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Four Decades Along the Rainbow Road

Tuesday, May 13, 2014

Courting LGBT Voters in Howard County

Courtney Watson
Allan H. Kittleman
Republican Senator Allan H. Kittleman has been regarded as a hero among LGBT folks throughout the state for bucking his party’s positions and standing up forcefully to advance the cause of same-sex marriage.  He had also been recognized as a stalwart supporter of non-discrimination protections on the basis of gender identity. In doing so, he was the sole GOP Senator to speak out and vote for both pieces of legislation.

The Republican caucus in the Senate did not approve of his stands on these issues; consequently he relinquished the Senate Minority Leader post he held. Kittleman eventually brought down the curtain on his Senate career following this term.  He had decided instead to seek the soon-to-be vacant county executive position in Howard County that is currently being held by the term-limited Ken Ulman.

“Senator Allan Kittleman’s support did not come without a cost; he lost his leadership position,” said Carrie Evans, executive director for Equality Maryland.  “But that didn’t deter him. He worked with the campaign to lend a Republican voice to the chorus of support for Question 6. His support allowed for more Republicans to come forward claiming marriage equality as a Republican value.”

Kittleman has no regrets concerning his pro-LGBT views. “It is said of Robert Kennedy that he ‘saw wrongs and tried to right them,’ and I’ve tried to do the same,” he explained referring to a Democratic icon.  “That is why I co-sponsored and helped lead the effort to bring marriage equality to Maryland; that is also why I co-sponsored this session’s Fairness for All Marylanders legislation to provide equal rights to members of the transgender community.”
Kittleman’s opponent in the Howard County executive race is two-term Democratic Councilwoman Courtney Watson.  Neither candidate is facing a primary challenge.  But as much as Kittleman has earned praise from many LGBT people in the county and around the state, Watson has no intent to cede that demographic to her opponent knowing that every vote matters.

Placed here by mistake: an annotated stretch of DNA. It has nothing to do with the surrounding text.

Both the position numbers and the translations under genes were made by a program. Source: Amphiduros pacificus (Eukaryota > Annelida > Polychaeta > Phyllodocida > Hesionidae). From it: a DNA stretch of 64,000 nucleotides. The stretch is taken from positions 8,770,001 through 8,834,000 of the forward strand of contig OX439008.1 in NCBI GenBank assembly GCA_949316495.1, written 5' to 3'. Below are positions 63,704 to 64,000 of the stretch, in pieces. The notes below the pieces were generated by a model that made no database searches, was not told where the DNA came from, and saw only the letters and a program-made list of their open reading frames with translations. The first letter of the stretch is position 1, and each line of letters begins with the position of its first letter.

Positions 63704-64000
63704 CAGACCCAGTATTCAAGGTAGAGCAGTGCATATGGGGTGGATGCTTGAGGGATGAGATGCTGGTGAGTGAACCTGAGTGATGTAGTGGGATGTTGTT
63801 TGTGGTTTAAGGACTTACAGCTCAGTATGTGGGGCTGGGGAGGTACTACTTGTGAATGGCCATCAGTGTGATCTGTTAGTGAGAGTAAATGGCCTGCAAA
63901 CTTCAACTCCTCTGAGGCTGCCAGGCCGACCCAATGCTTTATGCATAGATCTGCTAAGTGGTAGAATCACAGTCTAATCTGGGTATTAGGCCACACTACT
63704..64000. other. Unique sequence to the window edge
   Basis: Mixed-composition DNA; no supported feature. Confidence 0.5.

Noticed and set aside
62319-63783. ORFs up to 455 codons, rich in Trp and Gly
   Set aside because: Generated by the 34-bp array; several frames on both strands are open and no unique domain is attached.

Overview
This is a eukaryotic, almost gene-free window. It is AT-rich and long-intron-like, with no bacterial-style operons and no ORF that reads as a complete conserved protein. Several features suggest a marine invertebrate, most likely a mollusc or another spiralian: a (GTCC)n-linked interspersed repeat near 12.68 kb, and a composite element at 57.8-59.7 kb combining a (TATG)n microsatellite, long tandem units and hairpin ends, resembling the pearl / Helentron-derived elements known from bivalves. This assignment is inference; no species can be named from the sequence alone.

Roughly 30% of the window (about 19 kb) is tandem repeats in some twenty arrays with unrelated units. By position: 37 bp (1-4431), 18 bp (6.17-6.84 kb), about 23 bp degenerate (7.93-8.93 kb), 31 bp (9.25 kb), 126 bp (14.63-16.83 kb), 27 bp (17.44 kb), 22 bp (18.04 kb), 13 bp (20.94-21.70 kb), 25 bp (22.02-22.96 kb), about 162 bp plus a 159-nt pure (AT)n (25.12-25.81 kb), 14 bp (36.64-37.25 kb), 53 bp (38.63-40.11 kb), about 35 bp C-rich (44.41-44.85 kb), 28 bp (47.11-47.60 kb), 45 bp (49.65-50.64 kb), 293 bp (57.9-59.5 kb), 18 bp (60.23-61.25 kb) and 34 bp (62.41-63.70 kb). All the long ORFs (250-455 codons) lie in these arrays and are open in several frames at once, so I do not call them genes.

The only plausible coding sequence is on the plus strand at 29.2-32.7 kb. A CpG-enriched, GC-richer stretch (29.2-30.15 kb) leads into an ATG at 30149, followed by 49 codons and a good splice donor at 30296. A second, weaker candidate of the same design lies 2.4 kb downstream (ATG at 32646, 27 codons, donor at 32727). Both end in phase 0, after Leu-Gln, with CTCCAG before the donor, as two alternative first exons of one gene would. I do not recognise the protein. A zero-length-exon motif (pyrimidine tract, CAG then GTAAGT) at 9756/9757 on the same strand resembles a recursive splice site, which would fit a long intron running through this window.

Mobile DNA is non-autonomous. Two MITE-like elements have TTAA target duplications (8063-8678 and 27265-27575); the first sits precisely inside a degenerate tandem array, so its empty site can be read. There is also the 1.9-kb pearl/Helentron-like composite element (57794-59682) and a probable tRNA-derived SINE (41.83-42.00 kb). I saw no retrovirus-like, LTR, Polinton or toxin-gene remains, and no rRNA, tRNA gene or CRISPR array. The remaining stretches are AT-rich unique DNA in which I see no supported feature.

“We all celebrated the marriage victory in Maryland in 2012; it was a great day for something that was long overdue,” Watson said.  Howard County voted 59 to 41 percent in favor of marriage equality in the 2012 referendum.
She has been acclaimed particularly for her work in passing gender identity protections in Howard County, and that effort helped to bring about similar legislation in Baltimore County.

“When I learned about the difficulties facing a transgender classmate of my son's, I started working on a gender identity non-discrimination bill for Howard County and once we passed it in Howard in 2011, I took it to Baltimore County and shared it with my colleagues there who introduced and passed in 2012,” she recalls. “I testified on the bill in Baltimore County and also at the state hearings two years in a row.  With two more counties having successfully implemented this civil rights legislation, gender identity protections got much needed momentum in the General Assembly this year.”
Regarded as a swing county, Howard had been trending Democratic for over a decade yet many project this to be a tight race.  Estimates are that LGBT individuals represent 3% of the county’s population, which translates into roughly 9,000 potential voters.  When you add in families of LGBT people, friends, neighbors, co-workers and other supporters in this ever-widening circle, the amount of votes up for grab could be quite valuable and worth the effort for both candidates to woo. 

No stranger to tight elections is Byron Macfarlane, who edged out four-term Republican incumbent Kay Hartleb in 2010 to become the county’s Register of Wills.  Macfarlane is the first openly gay elected official in Howard and enthusiastically backs Watson.
“I endorse Courtney Watson for County Executive because of her support for marriage equality, her efforts during the marriage ballot referendum, her unparalleled leadership on championing gender identity protections, and her commitment that the LGBT community will always have a seat at the table on important issues facing our county,” Macfarlane said.  “I’m thrilled to be joining her to celebrate LGBT Pride Month with colleagues in government and a host of community leaders.”